NASA has revealed where the samples collected on Mars will be processed when they return to Earth.
The space agency has just announced the opening of a Mars sample acquisition project office at the Johnson Space Center (JSC) in Houston. The office will be housed in the AO’s Astromaterials Research and Exploration Unit and will oversee the first samples returned to Earth from the Red Planet.
The material will be vital to humanity’s understanding of Mars and other rocky planets, as well as help in the search for past life on Mars, NASA officials said. Bringing these pristine samples back to Earth will enable advanced chemical analysis that is beyond the capabilities of the rovers currently exploring the surface of the Red Planet.
Related: How NASA and ESA will bring Mars Perseverance samples to Earth
AO has significant experience in handling and storing off-Earth specimens.
“NASA Johnson holds the largest and most diverse collection of astromaterials in the world, beginning with samples returned from the Apollo program,” said AO director Vanessa Veach. (will open in a new tab) on Monday (January 23). “Through our experience, we look forward to managing a project that will provide science-based Mars samples collected by NASA’s Perseverance rover.”
Perseverance is currently collecting samples from the Jezero crater on Mars, which contained an ancient river delta and lake more than 3.5 billion years ago. Scientists believe that if microbial life once existed in the region, sediments at the bottom of a lake or shoreline collected by Perseverance could contain clear traces of it.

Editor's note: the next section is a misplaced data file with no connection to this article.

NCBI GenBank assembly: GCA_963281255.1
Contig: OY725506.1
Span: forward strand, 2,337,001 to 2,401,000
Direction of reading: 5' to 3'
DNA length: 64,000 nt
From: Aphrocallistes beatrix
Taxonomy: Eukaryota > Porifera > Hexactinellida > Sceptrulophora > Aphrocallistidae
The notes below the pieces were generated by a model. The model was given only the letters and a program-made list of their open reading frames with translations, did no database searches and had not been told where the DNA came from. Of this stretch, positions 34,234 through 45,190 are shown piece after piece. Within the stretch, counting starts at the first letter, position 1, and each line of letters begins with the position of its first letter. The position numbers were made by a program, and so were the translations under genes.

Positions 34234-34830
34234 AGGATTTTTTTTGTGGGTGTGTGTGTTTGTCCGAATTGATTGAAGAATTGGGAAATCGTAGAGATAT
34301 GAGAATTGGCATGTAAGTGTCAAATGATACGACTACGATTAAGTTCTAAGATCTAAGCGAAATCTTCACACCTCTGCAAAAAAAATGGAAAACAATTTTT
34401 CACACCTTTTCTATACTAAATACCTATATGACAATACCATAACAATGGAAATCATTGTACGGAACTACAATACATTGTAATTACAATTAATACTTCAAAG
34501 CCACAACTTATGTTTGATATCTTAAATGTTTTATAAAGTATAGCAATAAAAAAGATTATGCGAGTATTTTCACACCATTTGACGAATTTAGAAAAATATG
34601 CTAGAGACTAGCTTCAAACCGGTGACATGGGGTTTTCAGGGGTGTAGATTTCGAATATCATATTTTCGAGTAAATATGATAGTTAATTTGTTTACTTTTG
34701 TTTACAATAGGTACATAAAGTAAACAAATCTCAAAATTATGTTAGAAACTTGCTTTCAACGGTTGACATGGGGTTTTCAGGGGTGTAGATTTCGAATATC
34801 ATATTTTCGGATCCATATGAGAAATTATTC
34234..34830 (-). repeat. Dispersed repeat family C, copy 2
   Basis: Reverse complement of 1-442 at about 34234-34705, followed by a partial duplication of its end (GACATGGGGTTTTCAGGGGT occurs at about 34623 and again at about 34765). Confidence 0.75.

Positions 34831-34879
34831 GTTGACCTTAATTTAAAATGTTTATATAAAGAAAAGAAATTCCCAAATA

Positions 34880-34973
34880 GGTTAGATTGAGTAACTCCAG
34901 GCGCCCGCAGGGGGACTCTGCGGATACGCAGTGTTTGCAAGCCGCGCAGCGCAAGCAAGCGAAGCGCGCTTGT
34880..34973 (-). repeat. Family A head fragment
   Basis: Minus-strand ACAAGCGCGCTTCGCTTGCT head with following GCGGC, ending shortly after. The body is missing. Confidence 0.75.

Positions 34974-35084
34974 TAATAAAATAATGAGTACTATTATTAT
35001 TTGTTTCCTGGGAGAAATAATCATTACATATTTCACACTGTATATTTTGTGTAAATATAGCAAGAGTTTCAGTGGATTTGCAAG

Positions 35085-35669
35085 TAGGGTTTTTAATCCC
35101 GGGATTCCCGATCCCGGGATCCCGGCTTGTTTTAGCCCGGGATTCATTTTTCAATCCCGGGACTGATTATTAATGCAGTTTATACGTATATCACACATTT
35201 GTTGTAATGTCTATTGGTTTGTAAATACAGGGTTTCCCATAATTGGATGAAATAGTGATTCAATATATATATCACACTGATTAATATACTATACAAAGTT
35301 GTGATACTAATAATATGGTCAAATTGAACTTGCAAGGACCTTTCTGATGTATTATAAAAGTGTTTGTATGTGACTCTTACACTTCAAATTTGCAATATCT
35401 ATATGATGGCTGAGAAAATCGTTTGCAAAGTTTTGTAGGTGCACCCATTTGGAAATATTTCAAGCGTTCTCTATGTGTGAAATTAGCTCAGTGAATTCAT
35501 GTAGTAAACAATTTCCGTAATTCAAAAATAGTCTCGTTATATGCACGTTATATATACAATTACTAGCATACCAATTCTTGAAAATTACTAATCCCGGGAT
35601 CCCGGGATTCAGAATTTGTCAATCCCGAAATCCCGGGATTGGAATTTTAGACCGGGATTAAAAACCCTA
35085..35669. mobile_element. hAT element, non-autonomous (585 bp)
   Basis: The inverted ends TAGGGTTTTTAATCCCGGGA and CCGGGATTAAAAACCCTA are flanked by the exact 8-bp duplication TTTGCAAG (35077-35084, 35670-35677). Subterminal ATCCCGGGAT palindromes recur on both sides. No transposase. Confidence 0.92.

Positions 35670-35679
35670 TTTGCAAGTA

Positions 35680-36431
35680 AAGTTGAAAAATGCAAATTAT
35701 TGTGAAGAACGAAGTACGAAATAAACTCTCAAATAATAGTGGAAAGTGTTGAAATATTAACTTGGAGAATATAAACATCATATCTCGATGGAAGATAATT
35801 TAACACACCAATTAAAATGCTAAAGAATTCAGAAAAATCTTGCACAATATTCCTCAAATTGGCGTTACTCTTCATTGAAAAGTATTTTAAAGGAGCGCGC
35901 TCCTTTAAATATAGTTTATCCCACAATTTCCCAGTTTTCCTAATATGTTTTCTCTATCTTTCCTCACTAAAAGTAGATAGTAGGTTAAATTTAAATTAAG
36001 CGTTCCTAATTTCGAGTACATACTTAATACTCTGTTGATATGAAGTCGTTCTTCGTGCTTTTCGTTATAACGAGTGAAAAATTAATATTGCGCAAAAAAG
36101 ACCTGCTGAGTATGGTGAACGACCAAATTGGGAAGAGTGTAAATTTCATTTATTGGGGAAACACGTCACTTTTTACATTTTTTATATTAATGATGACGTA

Persistence made history in December 2022 when it dropped its first sample tubes onto the Martian surface, on a section of the Jezero floor that the mission team calls “Three Forks.” Perseverance will drop a total of 10 tubes, each reminiscent of a Star Wars lightsaber hilt, at the Three Forks warehouse for possible future collection as part of the sample return campaign to Mars.
NASA is currently working with the European Space Agency (ESA) on this campaign, which will consist of several elements including “Persistence”.
A NASA-built test return lander is scheduled to launch in 2028 and then land inside the 28-mile-wide (45 kilometers) Jezero. Perseverance samples will be brought to the lander either by the rover itself or by two small Martian helicopters carried by the lander. These helicopters will be similar to NASA’s Ingenuity, which landed with Perseverance in February 2021 and has 40 Mars missions under its belt (and the number continues to grow).
Two helicopters will pick up 10 samples from the warehouse if Perseverance can’t get to the lander itself with dozens of samples to carry on its body.
The samples will then be launched using the Mars Ascent Vehicle lander, which will be the first rocket to launch from the Red Planet. The sample container will be lifted into Mars orbit by the ESA Earth Return Orbiter (ERO), which is scheduled to launch from our planet in 2027.
The samples will then be returned to Earth by the ERO Earth Entry System, a disk-shaped heat shield craft that will allow safe travel through Earth’s atmosphere.
If all goes according to plan, Perseverance samples will land here as early as 2033. And scientists now know where the samples will go after completing this complex return choreography.
“Johnson will work with the agency’s Mars Exploration Program and ESA to complete research and develop plans for sample recovery and transport, equipment development and operation, and scientific research,” ESA’s lead Mars sample return scientist said in the same interview. Gerhard Kminek. statement.
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